News from 23 week 2012 : 3 June 2012 to 9 June 2012


The picture she posed for at the beginning foreshadowed a mismatch in the making: the 188-centimetre Maria Sharapova standing at the net, towering over an opponent 25 centimetres smaller than her.

The pictures snapped at the end told a different story: Sharapova, down on her knees after a tougher-than-expected win, head buried in her hands, celebrating after completing a comeback three years in the making and cementing her name among the greatest in tennis.

The Russian star won the French Open on Saturday, defeating her tiny Italian opponent, Sara Errani, 6-3, 6-2 in the final at Roland Garros to complete the career Grand Slam.

Sharapova won the trophy at Roland Garros about three years after dropping as low as 126th in the rankings after shoulder surgery that threatened her career. She rededicated herself to the game and made a special effort to improve on red clay, the surface on which she moved to 16-0 this year.

She did it knowing it wasn’t really necessary. She’s a millionaire many times over, her endorsement cachet full — as comfortable on the red carpet as she now is on the red clay.

“I’ve had so many outs and I could’ve said I don’t need this,” she said. “I could’ve said, ‘I’ve got the money, I’ve got the fame, I’ve got the career victories and Grand Slams.’ But when your love for the game is bigger than those things, that’s when you continue to get up.”

She added this year’s French Open title to championships at Wimbledon in 2004, the U.S. Open in 2006 and the Australian Open in 2008 to become only the 10th woman to win all four major tournaments, joining players such as Chris Evert, Martina Navratilova, Serena Williams and Billie Jean King.


Here comes the French Open final everyone expected and, except for other players, wanted:

No. 1 Novak Djokovic, one victory from becoming the first man in 43 years to win four consecutive major championships, against No. 2 Rafael Nadal, one victory from becoming the only man to win seven titles at Roland Garros.

How’s that for high stakes?

You can watch the match live on CTV2, Sunday at 9am et/6am pt.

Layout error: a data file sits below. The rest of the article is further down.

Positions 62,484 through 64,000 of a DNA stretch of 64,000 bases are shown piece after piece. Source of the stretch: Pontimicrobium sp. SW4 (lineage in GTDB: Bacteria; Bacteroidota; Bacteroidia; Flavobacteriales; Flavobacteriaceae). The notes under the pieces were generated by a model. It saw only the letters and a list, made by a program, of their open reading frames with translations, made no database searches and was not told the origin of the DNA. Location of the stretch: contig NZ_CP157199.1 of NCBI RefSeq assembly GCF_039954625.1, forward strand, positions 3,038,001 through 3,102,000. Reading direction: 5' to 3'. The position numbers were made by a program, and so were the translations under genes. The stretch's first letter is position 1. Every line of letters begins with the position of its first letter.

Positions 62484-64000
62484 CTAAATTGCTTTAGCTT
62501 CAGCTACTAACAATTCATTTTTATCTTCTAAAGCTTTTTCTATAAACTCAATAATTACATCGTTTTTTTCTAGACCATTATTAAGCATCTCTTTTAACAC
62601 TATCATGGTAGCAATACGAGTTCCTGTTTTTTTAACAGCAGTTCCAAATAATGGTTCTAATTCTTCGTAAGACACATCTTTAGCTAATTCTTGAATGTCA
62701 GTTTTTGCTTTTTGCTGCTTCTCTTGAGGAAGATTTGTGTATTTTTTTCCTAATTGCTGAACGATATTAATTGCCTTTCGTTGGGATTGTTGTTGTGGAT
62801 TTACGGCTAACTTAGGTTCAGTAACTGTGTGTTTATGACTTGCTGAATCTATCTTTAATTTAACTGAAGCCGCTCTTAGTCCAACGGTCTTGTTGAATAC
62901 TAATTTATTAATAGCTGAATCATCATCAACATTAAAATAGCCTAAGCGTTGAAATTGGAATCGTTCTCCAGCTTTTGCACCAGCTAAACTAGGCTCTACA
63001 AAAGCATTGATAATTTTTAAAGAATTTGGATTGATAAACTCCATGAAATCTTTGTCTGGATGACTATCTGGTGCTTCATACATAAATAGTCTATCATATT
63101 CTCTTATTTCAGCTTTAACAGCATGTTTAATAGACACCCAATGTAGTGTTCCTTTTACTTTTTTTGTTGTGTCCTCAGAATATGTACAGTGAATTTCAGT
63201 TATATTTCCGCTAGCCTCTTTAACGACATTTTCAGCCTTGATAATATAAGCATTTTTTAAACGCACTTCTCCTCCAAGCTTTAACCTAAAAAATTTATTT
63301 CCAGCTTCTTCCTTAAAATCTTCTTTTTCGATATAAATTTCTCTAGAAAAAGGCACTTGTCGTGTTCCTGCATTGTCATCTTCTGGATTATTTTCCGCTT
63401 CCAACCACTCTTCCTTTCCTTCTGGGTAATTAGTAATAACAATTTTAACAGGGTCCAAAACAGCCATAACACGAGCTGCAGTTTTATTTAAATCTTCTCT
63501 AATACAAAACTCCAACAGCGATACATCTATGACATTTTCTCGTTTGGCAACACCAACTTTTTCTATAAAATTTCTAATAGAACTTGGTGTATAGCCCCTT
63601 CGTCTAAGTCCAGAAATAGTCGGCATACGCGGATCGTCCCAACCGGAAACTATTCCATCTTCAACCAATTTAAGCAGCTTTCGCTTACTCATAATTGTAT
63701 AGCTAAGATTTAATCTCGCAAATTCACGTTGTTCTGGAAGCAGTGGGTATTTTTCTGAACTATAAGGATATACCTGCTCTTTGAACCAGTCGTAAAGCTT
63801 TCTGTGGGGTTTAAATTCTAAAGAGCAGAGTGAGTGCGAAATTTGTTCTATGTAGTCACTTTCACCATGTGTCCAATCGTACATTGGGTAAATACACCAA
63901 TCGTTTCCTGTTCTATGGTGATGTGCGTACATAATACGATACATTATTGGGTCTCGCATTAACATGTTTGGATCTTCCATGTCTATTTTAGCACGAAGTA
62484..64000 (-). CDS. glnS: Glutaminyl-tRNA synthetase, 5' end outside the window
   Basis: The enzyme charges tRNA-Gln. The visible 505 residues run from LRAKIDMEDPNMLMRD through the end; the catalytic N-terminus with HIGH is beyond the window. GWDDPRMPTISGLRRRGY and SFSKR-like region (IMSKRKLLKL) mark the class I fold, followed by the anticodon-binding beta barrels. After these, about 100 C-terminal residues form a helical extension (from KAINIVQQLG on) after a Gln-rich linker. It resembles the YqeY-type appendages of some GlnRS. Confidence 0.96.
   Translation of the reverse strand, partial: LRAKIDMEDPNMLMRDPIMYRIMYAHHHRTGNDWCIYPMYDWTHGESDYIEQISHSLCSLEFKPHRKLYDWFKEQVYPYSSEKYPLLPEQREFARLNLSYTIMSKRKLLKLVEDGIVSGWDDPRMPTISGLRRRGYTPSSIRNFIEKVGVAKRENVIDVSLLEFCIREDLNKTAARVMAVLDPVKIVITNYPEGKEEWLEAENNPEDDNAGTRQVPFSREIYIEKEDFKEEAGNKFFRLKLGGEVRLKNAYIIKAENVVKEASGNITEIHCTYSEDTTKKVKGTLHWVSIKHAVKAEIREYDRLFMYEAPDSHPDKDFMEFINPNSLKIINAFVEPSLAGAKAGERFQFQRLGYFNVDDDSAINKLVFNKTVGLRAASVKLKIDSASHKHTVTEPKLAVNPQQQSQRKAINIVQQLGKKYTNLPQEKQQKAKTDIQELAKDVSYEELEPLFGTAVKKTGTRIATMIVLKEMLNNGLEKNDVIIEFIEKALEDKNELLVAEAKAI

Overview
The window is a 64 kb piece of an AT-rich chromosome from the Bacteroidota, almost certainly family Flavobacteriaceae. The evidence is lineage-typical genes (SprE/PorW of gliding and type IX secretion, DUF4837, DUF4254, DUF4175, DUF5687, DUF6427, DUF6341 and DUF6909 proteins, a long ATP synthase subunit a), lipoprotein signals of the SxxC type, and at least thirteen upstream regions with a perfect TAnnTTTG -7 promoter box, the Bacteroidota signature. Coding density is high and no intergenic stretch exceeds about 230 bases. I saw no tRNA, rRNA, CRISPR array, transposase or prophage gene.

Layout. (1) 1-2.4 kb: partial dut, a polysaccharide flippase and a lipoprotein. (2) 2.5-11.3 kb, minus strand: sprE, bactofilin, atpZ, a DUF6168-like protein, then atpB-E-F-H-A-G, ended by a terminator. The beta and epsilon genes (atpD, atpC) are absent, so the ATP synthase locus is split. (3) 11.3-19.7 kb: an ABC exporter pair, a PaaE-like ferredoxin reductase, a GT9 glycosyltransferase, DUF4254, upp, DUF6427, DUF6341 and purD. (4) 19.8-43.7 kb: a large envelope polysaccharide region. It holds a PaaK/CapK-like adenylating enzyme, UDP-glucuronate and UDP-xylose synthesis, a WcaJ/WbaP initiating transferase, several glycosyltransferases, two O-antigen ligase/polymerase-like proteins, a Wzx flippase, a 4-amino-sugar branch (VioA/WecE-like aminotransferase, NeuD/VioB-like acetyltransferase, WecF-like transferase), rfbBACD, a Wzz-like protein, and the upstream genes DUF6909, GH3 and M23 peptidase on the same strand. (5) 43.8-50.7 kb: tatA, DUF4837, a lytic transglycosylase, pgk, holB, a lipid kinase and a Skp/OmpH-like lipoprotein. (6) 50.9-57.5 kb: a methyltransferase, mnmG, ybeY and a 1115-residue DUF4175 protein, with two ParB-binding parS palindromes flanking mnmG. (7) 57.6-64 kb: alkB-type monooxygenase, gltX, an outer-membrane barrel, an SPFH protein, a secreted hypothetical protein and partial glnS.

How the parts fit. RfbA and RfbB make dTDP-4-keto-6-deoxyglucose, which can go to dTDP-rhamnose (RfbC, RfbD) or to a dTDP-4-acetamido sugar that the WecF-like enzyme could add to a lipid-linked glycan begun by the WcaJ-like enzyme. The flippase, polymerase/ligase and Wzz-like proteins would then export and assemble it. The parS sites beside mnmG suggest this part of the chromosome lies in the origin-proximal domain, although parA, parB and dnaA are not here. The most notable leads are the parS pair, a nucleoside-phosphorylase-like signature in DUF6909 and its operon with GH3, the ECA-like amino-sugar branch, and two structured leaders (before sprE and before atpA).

Djokovic is undefeated in his past 27 Grand Slam matches, which includes beating Nadal in the finals at Wimbledon in July, the U.S. Open in September, and the Australian Open in January. Nadal has won 51 of 52 career matches at the French Open; only he and Bjorn Borg have won the clay-court tournament six times.

Never before have the same two men met in four Grand Slam finals in a row, so it’s apt that no matter who wins Sunday, his achievement will be monumental.

“I have this golden opportunity to make history. This motivates me. It really inspires me. I’m really grateful to be in this position, obviously,” said the 25-year-old Djokovic, who owns five Grand Slam titles to Nadal’s 10. “And look, I’ll try to prepare for that match and get my hands on that trophy, if I can.”

Won’t be easy, that’s for sure.


Daniel Nestor wasn’t about to lose his poise after collecting his third straight French Open doubles title at the expense of his biggest rivals.

Nestor and partner Max Mirnyi of Belarus repeated as French Open doubles champions with a 6-4, 6-4 victory over American brothers Bob and Mike Bryan on Saturday.

“You don’t want to take your clothes off and start dancing around the court when you win,” said Nestor. “We have a lot of respect for the opposition today.”

The top-seeded Nestor team will keep the ATP No.1 ranking as a result of the victory — the third in a row for the 39-year-old from Toronto after winning the 2010 trophy with former partner Nenad Zimonjic of Serbia.

Nestor and Mirnyi took over the points lead on May 7, ending the Bryans’ 90-week reign as the top team.

Nestor, who came to Paris with a record 77 doubles titles, claimed his eighth Grand Slam title with the solid Paris victory.

“Unbelievable, it’s a great feeling,” said the Canadian. “It was not the best match by some of us on the court today, including myself and definitely them.

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